by Blaine Payer ’18
The 2018 awards show season started off strong with a Golden Globes that will not soon be forgotten. Arriving in the midst of one of the biggest and most widely publicized scandals in the history of Hollywood, the Golden Globes became a blank canvas on which the Hollywood elite painted “Time’s Up” in big, black letters.
Spearheaded by household names like Reese Witherspoon, Laura Dern, Jennifer Lopez, Meryl Streep, and Oprah Winfrey, the Time’s Up initiative that seemingly began as a silent, color-driven protest quickly began to dominate the night and occupy the center of attention.
“This is a moment of solidarity, not a fashion moment,” Eva Longoria reported to the New York Times before the ceremony. “This time the industry can’t expect us to go up and twirl around. That’s not what this moment is about.” Although some critics were skeptical as to whether or not the “wear black” initiative celebrities would follow through with the protest, Entertainment Tonight’s red carpet coverage quickly silenced the nay sayers as scores of black-clad A-listers emerged from their limos.
Of course, the Time’s Up warriors did more than just wear black at this crucial moment; they brought the fight to the stage. Right off the bat, host Seth Meyers allowed the audience to breathe a sigh of relief after he proclaimed that “It’s 2018, marijuana is finally allowed and sexual harassment finally isn’t. It’s gonna be a good year.”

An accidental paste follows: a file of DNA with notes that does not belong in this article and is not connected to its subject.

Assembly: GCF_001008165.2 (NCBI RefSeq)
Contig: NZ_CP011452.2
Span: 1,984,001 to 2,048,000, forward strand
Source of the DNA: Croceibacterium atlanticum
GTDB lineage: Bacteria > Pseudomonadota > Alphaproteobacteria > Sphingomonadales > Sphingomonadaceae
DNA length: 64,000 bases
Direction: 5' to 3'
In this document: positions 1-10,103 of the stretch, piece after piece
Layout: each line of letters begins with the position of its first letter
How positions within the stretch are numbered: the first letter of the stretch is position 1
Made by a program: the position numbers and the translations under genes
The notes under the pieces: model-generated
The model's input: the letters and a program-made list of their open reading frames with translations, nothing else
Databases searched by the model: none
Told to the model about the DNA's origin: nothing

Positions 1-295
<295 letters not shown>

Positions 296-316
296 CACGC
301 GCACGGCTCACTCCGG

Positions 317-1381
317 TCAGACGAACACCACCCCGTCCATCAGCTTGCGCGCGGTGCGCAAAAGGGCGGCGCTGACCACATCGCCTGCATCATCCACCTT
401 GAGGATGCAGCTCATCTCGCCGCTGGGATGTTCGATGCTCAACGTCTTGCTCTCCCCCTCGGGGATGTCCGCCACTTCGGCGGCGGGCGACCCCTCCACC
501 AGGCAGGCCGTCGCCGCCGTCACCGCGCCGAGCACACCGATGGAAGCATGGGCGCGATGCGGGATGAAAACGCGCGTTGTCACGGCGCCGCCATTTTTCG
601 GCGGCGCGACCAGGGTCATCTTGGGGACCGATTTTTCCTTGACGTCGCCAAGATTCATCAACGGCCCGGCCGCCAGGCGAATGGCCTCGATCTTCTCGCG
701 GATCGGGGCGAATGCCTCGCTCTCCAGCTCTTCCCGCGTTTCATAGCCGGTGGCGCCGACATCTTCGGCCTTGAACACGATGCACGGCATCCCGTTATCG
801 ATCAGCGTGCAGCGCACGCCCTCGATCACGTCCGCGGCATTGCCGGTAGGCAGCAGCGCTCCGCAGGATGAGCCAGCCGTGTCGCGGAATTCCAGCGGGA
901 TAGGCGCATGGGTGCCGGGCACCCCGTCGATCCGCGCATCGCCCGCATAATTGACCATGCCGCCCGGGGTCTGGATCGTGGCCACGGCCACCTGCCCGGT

As was to be expected, many were concerned about how Meyers, a notably innocent late night comedian-turned talk show host, was going to navigate through the tentative climate. Luckily, he chose the right side and produced an onslaught of pro-Time’s Up jokes.
That was just the tip of the iceberg. The real moments of beautiful protest and self-expression came during the acceptance speeches for of Best Supporting Actress in a TV Series, Best Performance by a Supporting Actress in a Series, Limited Series, or Motion Picture made for Television, and of course the presentation of the Cecil B. DeMille Award.
Two-time Golden Globe winner Laura Dern pleaded for the creation of a culture in which victims can speak up without being reprimanded. Later, Academy Award winner Frances McDormand made note of the “tectonic shift in our industry’s power structure,” reminding the audience in attendance and at home that “the women in this room are not here for the food—we are here for the work.” Regardless of how private many of these stars are with their politics, they made an exception that night and took part in history in the making.
The highlight of the night came when Oprah Winfrey delivered her best rendition of the Braveheart speech as she called women to arms to fight back against the patriarchy and remind them that “speaking your truth is the most powerful tool we all have.” Winfrey, the first black woman to ever receive the Cecil B. DeMille Award, fully embraced the theme of change and empowerment in her speech, prompting the unsurprising outcry for a 2020 presidential campaign for the jack-of-all-trades philanthropist.
“For too long, women have not been heard or believed if they dared to speak their truth to the power of those men,” Winfrey explained, “But their time is up. Their time is up.” With such explicit activism and calls for change, the face and climate of Hollywood is sure to change, ushering in a new era led by female powerhouses of the industry.